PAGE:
dagiti karurungsotan a tigtigre
a kadatayo makipagindeg
makikammayet a makikammaysa
agtagiuray kakaimbagan a gasat
sukal tratrahedia tawtawen
a nagtawataw palpaladtayo.
Kadua dagitoy nagal-alusan
a rikrikna wenno naglagisi nga alimpatok
tapno kadagiti ar-arapaap
iti law-ang nga asul, sa kolor-dapo
sa maris-dara, ditoy a maiparsua
agabuyo a kaunnaan a pammakada
tapno mangrugi a maikapaammo
nga ayat ti piman a kamalala.
Asul dagiti bulan iti Enero
iti agsusukot a balikas
dagiti agpagungga a demonio.
Iti bukot ti panawen, ditoy
ditoy nga agdisso ti eklipse
ti umap-apuy a panagpalalo
tapno kadagiti maris ti asul
a bulan ket ti sumuko nga estranghero
kadagiti pantalan ni papauyo:
adu a malas a masukal
adu a panagpaputok iti luses
rebentador bawang trianggulo
plapla superlolo tapno agkuitis
dagiti ansisit a kadagiti suli
mabugiaw iti ringgor ti Enero.
Kas iti ili a pagilian dagiti ibit:
dagiti barko a lungon
nga iti agpakanito ket
ti pannakatay iti apagbiit
tapno kadagiti narungsot a danum
iti nakataltalna nga allon
ket ti waragawag ti pangulo
a no agsao ket agpuerong.
Agbiroktayo iti pangontra
sukal gitgita kadagitoy a malas
kadagiti siglo tapno ti buenas
a suerte ket kadagiti komedor
nga iti agnanayon ket aglabon.
A Solver Agcaoili
Marikina/Enero 1, 2009
She comes from the sun,
this lady from down under
a proverb unto her own:
what is she who comes
with a smile even when
the angels are mad, raging
and restless in their flight?
She has gone away
only to return to where
she comes from
the warm soil, moist and dry,
that knew her veined hands
clasped in fervent prayer
her chanting cusped for the asking
for some salving to come
to assuage the bruised body
the bruised soul, bruised mind
and this story of return
offering a loving lullaby.
She keeps her appointment
with time and all those moments
that tell you of sins revisiting
the sinner only to talk about
that which gives some sweet
We let go of the accounting
of lies, she tells, her voice firm,
that of an angel seeking light.
The deception is complete
and it cannot be undone.
We move on, she says,
to painting pictures with the colors
of that which will remind us
of the mercies we accord
to the lesser kind
some pretenders to some greatness
we cannot figure out how.
With her by my side,
I think of red here, like
the rebel word of a clown
or the clandestine cadre
of a poem about a metaphor
for a final freedom.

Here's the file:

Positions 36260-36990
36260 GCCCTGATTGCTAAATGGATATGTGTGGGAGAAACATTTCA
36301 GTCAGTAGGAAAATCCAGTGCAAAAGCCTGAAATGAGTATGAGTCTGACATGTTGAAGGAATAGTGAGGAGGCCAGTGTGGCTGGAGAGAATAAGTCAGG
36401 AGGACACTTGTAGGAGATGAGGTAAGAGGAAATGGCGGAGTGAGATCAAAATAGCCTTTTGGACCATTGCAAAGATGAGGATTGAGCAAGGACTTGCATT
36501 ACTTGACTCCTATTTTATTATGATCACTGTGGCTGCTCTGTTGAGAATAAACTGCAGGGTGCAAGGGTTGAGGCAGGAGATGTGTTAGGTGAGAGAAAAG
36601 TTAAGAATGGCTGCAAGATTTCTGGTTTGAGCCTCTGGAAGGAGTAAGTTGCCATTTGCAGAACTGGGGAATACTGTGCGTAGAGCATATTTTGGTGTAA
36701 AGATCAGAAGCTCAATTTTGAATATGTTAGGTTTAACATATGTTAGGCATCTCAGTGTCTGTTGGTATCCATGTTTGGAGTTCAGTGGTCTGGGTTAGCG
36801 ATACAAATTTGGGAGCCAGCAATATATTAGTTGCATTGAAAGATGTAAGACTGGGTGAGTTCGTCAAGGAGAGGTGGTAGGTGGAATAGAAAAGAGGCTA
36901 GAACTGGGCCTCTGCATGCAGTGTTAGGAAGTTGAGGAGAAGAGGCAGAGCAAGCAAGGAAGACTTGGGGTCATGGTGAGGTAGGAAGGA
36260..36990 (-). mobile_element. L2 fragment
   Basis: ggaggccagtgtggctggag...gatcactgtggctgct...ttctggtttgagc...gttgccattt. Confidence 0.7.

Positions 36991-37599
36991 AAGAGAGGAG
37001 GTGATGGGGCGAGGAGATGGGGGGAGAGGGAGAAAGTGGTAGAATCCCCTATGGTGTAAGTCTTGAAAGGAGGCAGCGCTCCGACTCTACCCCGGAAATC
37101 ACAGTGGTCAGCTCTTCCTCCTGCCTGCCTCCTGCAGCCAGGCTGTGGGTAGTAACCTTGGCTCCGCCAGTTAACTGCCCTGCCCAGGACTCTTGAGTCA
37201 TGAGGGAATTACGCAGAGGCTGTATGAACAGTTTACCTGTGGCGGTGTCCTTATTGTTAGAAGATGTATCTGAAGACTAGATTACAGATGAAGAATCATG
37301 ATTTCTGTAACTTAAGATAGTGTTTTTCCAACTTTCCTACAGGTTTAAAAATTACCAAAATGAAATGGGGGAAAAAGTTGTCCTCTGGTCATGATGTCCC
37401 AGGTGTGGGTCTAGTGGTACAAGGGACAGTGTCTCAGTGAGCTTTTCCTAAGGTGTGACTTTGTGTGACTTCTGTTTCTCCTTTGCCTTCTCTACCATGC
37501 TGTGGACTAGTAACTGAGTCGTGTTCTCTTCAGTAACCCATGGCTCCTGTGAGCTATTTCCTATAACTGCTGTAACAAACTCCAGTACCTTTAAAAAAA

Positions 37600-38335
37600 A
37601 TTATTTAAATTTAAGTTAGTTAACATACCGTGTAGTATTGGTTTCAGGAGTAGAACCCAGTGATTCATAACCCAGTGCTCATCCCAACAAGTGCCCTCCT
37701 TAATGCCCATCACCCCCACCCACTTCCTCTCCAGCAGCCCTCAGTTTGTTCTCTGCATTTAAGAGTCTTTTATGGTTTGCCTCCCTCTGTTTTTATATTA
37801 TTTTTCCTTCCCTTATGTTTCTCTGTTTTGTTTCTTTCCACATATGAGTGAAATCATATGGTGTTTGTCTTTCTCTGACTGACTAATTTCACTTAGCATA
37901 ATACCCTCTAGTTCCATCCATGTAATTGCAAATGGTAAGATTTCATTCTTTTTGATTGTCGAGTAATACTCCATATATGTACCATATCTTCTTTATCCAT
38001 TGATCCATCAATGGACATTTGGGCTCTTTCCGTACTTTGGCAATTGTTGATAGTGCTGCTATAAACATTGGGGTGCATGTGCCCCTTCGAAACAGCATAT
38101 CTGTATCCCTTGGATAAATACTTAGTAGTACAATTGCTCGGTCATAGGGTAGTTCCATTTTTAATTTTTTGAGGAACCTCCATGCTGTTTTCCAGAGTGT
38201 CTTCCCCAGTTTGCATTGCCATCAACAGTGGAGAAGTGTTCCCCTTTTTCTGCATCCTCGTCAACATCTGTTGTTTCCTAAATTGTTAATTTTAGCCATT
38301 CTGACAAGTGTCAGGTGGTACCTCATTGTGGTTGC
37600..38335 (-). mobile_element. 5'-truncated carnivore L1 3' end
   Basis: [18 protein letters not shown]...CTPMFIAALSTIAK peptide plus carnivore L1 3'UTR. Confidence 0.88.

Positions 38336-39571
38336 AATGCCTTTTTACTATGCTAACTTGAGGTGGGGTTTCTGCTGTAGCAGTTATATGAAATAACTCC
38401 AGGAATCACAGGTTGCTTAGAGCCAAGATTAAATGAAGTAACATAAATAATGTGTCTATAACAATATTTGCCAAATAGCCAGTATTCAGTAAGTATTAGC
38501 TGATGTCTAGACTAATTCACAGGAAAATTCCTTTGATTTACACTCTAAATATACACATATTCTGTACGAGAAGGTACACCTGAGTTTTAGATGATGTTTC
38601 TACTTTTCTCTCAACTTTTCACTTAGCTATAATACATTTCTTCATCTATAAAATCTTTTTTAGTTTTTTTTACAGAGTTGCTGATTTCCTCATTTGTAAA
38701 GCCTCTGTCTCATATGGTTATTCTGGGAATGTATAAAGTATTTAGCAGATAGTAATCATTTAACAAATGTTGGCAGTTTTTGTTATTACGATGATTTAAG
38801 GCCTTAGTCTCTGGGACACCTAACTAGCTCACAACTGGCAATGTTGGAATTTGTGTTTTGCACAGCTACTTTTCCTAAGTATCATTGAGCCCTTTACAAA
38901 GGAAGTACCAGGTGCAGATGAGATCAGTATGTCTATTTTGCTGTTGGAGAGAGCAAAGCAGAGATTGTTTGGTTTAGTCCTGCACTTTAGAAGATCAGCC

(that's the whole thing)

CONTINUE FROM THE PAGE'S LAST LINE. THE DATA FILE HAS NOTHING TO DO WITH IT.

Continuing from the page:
She says she is delighted,
so delighted we have met
for the first time after
miles and miles of letters
bridging what distance
separated us from her Darwin sun.
I tell her the same thing:
I send you my bright stars
my singing blue moons,
their alignment the meaning
of what I have become
in the Honolulu of my lifetime.
Stronger as you can see,
even if at times, some of the time,
the scars open up to countries
I have gone to journey
one meaning of what is beyond.
A Solver Agcaoili
Pasig, Dec 28/2009
It is plural, this meeting
of minds, plural too
in their capacity for words
that bring in the healing
from the wounds, raw and unkind,
pestering and festering,
this continual discourtesies
of lies and what they can do
in their conjugal power
to destroy what love is
even if it abounds, well beyond
what a poem is, a boon
if it is love, beyond the dictator's touch,
to give as a gift to us.
She came with her bright light
and all you see are the many loves
of her vagabond heart,
she who has come all the way
from this nearness so far
we cannot touch her word
nor follow her laughter
to its counterpoint to reside
in the sacred places of our lives.
It is forgiveness she tells,
full and absolute
and she reminds you of her stories
their triumph beyond their conclusions
as she was with her sister
all through and through
in the blazing of roads and more
for us to go by in life
as in the way we dream of our homeland
our people in need of soul
spirit too in the way we say our word
like the trials we go through
in writing the first lines of our songs
when we come back again
once more in the company
of what was, this sacred past
we cannot go back to
not any longer, resisting
and resisting this forgetting
that has come to assault us,
we who have come
to make a pact with the word
that sings and sings for us.
I must thank you now:
two sisters like one, your joy
the conversion of sorrow
I have come to know.
And with you I laugh, laughing
louder than I should
in the company of strangers
with their buffet of stares
and approving eyes.
We partake of the food:
our recollections of events
that will heal us more and more.
A Solver Agcaoili
SM Megamall's Cabalen/Pasig
Dec 28, 2009
a nation's curse, lifetime
and forever the source of our ills:
for her reign to last a minute longer
and last forever, to be president
of murderers, allies in the massacre
of what we are, who could we be,
cheats of the highest caliber,
they who can even lie saying the matins
so priests and bishops can hear her
so her god can give her indulgence
so her thieving sons can defend her
tell of her immaculate heart and her novenas
to the Lady of Piat and the black Nazarene
her daily appointment with her small heart.
Never mind that this nation
erred in Error's name
wrongly gave her the mandate to govern
this land without the home, bleeding
as it has always been, ever since,
does not have any need for her lies
one like her, drunk as drunk
she can be with power, as she
has become, with her capacity
for greed while she smiles while she clings
to her prayer beads, dark in their sheen,
strung together by a gold wire
that could have strangled
the neck of those who refuse to die
or those who fight to make life
better for this country now bitter
for exiles, men and women who have
to go away to send in their love
from boxes and boxes of sorrows
from memories of remittance receipts
even if all these mean dying a thousand times.
It makes her big, bigger, biggest:
huge and large for her swollen sense
of self, her presidency for her allies
like Ilokanos elsewhere pretending
greatness borne of conjugal anomalies
desires, deceptions, demented claims
to some similes of their empty lives.
A minute woman, she, this president,
her stature is what compensates
what she cannot do: do, do
the right thing for a people
long in need of living human lives.
She promised a lot of blessings
and she stole what honor
we can have in slaving for others
even as coffins, cold and frozen,
come back to us in increasing number.
Her logic is that of a convent girl:
she knows the power of the novena